The International Herald Tribune headline screamed; “German judge’s citing of Quran in divorce proceedings draws wide condemnation” an erstwhile summation and echo of the strident cacophony of dissention and outrage over what was seen as very controversial ruling by a German Judge. The story paints a picture of misunderstanding and anguish when Religion, Politics and society collide.
The sensational headline that appears in the International Herald Tribune dated March 22, 2007 tells a tale of a judicial ruling which was at odds with general interpretation of German law and the role that religion plays in society. The case is emblematic of an inimical outcome that brought religion, German laws and popular beliefs to a clash and struck a discordant note in the hearts of many German citizens, especially Muslims. The case is of a German woman of Moroccan decent who sought a divorce from an abusive husband of Moroccan ancestry. The article gave the impression that the husband is also Muslim and this is further confirmed by the utterances of the judge. The Judge, a woman herself, cited the Quran stating that the Muslim woman seeking the divorce also came from a cultural background in which men may use corporal punishment against their wives. This drew sharp condemnation from both Political and Muslim leaders who felt that Muslim rules had no place in determining the outcome of a case under German law. The judge quoted a part of the Quran which indicates that “men were in charge of women.” This clearly infuriated people who felt that Sharia or Islamic law had absolutely no place in German society. Interestingly, there has been a spread of eastern religions into western nations and despite mushrooming secularization in these nations, more emphasis was placed on the rule of law rather than on religious traditions.
The dialectical rules of German law were clearly at odds with Muslim practices. This dichotomy hinted at a clear rise in secular values and a reduction in the influence of religion within the nation as citizens were more concerned with the safety of the wife and felt that Sharia law was certainly not applicable. Clearly the fate of religions is unclear and there seem to be waning dependency on the teaching of scriptures and the adherence to traditional religious values. The new societies seem to place emphasis on rule of law and evolving western mores. Religion plays a valuable part in shaping many western nations and it influences both politics and the judicial system. The feeling that Sharia law has no place in Germany reveals an emphatic view held by many that religion sometimes threaten existing dominant values held by members of western societies. It is argued that secularists fear that religion would invade and negatively impact personal choices and in the case cited in the International Herald Tribune, Sharia law seems to be seriously impacting the choices proffered to the injured wife. However for many commentators, the wife was being offered Hobson’s choice; an outcome that did not really represent a real option. Under Sharia laws, she was suppose to submit to her husband and he in turn can use corporal punishment against his wife. This rightly sparked an outrage in a nation where individual rights are protected under the law and any type of abuse is frowned on and the abuser punished.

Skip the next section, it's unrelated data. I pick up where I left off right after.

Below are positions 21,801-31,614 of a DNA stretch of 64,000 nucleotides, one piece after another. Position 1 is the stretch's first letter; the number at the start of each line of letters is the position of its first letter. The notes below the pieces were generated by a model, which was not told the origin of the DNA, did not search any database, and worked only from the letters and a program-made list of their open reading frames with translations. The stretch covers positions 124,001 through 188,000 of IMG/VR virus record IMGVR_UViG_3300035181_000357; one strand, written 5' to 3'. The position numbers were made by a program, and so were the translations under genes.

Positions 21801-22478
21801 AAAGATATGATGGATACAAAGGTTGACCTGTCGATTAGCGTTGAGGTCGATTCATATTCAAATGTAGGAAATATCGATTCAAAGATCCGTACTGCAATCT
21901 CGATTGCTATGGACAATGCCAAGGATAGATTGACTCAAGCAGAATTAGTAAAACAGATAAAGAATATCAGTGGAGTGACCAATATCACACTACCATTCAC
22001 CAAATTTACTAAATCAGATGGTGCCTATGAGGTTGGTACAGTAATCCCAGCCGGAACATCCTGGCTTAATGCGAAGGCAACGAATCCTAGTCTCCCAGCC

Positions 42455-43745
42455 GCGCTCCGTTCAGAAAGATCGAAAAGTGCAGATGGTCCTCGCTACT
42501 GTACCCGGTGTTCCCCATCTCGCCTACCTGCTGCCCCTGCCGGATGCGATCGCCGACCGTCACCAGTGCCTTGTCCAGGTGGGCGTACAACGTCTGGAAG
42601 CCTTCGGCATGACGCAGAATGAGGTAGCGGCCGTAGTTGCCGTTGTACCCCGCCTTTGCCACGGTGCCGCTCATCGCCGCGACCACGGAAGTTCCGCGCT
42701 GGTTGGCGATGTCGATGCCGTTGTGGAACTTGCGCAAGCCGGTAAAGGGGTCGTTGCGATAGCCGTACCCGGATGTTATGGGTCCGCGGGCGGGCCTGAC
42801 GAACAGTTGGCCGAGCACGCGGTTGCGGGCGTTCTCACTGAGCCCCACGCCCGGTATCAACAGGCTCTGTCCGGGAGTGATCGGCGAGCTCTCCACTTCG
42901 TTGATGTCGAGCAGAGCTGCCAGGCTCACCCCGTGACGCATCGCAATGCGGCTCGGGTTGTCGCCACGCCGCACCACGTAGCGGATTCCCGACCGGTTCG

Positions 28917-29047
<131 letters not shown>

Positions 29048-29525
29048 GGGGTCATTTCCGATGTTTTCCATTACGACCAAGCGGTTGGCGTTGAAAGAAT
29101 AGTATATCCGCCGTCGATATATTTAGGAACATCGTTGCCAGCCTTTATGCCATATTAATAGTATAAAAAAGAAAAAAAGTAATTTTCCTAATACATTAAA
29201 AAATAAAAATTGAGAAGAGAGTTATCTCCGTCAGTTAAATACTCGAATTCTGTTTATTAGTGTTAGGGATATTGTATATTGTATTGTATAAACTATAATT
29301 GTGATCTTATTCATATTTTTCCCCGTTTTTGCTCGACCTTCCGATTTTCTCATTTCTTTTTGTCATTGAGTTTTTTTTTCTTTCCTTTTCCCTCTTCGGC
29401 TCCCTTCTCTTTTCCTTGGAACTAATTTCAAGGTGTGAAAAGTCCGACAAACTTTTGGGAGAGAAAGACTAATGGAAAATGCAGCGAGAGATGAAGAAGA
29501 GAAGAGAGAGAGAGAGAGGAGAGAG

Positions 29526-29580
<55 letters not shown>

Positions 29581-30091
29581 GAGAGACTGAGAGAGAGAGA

To allow religiosity to prevail over established law would give the notion that the nation has lost control to a religion that perpetuates stereotypes unacceptable to the masses. In recent times, religion has been the source of several conflicts and some people view personal rights; such as the right to seek a divorce if a spouse is abused, as more important than the religious teachings that they have been receiving since childhood. Secularization does not really mean that people are no longer influenced by religion. On the contrary, religion influences behavior which evolves over time and thus people become more free thinking and refuse to abide by strict religious interpretations. It is interesting to note that although religions may have influenced some of the laws within western nations such as Germany, selective interpretations is normal and literal adoption of religious viewpoints are not always embraced. Asad, in his book on Religions, Nation-States and Secularism stated:
Religion is regarded as alien to the secular, the latter is also seen to have generated